Over the summer I received the opportunity to take a deeper look into my family’s Dominican heritage by taking an Ancestry DNA test.
After taking a closer look into the geography of my heritage, it is apparent that the Dominican Republic must coexist with a diaspora.
As a result of colonization in Latin American countries, European, Native American and African cultural influences have constructed what we know today as Latin America.
The primary language spoken in the Dominican Republic is Spanish, which is a language from Europe (Spain) which I am very proud to speak. Likewise, I often find myself in great appreciation of Palo music (an Afro-Dominican sacred music that can be found throughout the island and that uses the drum and human voice as the principal instruments), which evolved from a blend of different musical styles from Africa.
It is obvious that Palo music honors aspects that highlight the historical persecution of an Afro-Dominican identity. Many Latinx people, especially those from the Dominican Republic, intentionally or unintentionally avoid highlighting Afro-Latinx identity.
In Latin America, there is an implicit bias which gravitates toward the embodiment of European influences yet belittles the embracement of blackness.
Regardless of the influential presence of Africans on the island a substantial amount of Dominicans deny their African roots. The denial of these roots has raised questions throughout the Afro-Latinx community, which can be answered with simple history.
In the research monograph ‘Introduction to Dominican Blackness’ from the Dominican Studies Institute of The City College of New York, Dr. Silvio Torres Saillant, a professor of English at Syracuse University, writes:
“[T]he Trujillo dictatorship [was] the period when the Dominican State became most emphatically committed to promoting Eurocentric and white supremacist views of Dominicanness”(Torres Saillant, 26).
After being trained by the U.S armed forces, Rafael Trujillo’s dictatorship lasted from February 1930 to February 1961. Throughout Trujillo’s reign the Dominican State’s commitment to promoting Eurocentric views was only one of many cases throughout Dominican history in which the importance of embodying Eurocentric influences was valued over embracing the influences of those who built the nation. In 1937, Trujillo’s regime ordered the mass killing of thousands of Haitians in the Dominican Republic, a historic event which we now call The Haitian Massacre.
According to an article from the University of California, Berkeley, it is apparent that “Trujillo sought to whiten the nation. Like other Latin American governments, Trujillo may have been engaging in blanqueamiento, a policy of whitening to modernize and ‘improve’ the nation.”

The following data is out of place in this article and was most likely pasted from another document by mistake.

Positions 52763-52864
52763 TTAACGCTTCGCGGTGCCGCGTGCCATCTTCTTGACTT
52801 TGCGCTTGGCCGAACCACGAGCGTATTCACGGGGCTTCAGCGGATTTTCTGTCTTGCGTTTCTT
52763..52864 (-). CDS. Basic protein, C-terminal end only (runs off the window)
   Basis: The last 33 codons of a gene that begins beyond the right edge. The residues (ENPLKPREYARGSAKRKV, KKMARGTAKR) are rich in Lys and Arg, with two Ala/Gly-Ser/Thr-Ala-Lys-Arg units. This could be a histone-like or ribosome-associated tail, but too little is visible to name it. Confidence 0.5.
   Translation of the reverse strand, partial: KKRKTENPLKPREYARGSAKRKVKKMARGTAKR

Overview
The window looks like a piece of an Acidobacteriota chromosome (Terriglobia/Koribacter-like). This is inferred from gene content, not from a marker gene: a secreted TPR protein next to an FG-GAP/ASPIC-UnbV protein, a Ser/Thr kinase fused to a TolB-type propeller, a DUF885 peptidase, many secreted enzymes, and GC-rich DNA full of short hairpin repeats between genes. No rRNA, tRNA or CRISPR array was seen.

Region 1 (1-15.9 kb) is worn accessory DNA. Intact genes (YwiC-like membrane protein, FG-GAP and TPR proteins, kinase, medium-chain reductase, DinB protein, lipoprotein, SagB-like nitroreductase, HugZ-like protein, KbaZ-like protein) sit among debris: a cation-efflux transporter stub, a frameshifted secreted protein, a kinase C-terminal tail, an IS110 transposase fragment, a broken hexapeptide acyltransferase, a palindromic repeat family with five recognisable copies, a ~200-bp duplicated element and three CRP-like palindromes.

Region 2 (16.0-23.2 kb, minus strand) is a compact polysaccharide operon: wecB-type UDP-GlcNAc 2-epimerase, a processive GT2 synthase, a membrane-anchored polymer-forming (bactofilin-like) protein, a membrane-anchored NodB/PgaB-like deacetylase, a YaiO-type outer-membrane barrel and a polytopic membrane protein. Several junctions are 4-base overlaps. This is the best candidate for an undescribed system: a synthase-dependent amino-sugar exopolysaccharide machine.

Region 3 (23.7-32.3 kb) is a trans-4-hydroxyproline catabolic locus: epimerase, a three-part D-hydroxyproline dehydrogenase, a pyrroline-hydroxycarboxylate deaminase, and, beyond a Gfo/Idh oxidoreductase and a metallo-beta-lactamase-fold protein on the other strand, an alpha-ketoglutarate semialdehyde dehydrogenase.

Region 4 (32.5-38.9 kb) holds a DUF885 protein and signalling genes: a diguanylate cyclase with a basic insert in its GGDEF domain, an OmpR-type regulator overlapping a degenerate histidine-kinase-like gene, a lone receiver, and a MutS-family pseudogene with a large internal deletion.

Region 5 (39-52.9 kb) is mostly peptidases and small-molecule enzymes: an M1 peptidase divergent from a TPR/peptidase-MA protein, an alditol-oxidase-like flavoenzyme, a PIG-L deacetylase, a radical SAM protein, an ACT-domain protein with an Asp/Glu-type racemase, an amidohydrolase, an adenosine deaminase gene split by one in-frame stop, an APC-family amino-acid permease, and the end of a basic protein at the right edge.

On October 2, 1937, in the border town of Dajabon, Trujillo informed Dominicans that “we have already begun to remedy the situation. Three hundred Haitians are now dead in [the town of] Bánica. This remedy will continue.” Considering the history of the nation and the views of Rafael L. Trujillo, many conclude that this was a remedy to blackness.
A remedy to blackness is still being enforced in a subtle and unknowing way as “white-washing” in the Dominican culture is still present to this day. Growing up with Dominicans, I have observed an ignorance towards the deep meaning behind phrases like “no me traiga un prieto.” Prieto is a Spanish slang that a lot of Latinos use to describe dark skinned people. This phrase means “don’t bring me a dark skinned.” When I heard it I didn’t do anything other than laugh about the phrase, but I felt that there was a deeper meaning. Phrases like this are commonly used by parents to let their kids know that they should marry someone who is light skinned; desiring wavy hair and blue eyes into the future generations of their family.
Now, I’m not saying that using such a phrase makes your aunt or uncle racist. It dates back to the Eurocentric views that have been promoted, which led to internalized colorism within the Latino community. Frankly, the idea that Latinos are supposed to have a specific look is, in my opinion, ignorant. Considering the history of Latin America and how it came to be, it shouldn’t be a question if it is appropriate for Latinos to take pride in different dialects, different cuisines, and different skin colors.
Although I was born in the United States, I culturally identify as Dominican. I take pride in my European roots and my African roots. I am Latino and proud to speak Spanish. To be more specific, I am Afro-Latino, and I deserve the right to embrace every part of my heritage, especially my blackness.
***I would like to thank Dr. Brooke Hunter and Dr. Cynthia Martinez for their contribution to developing my perspective.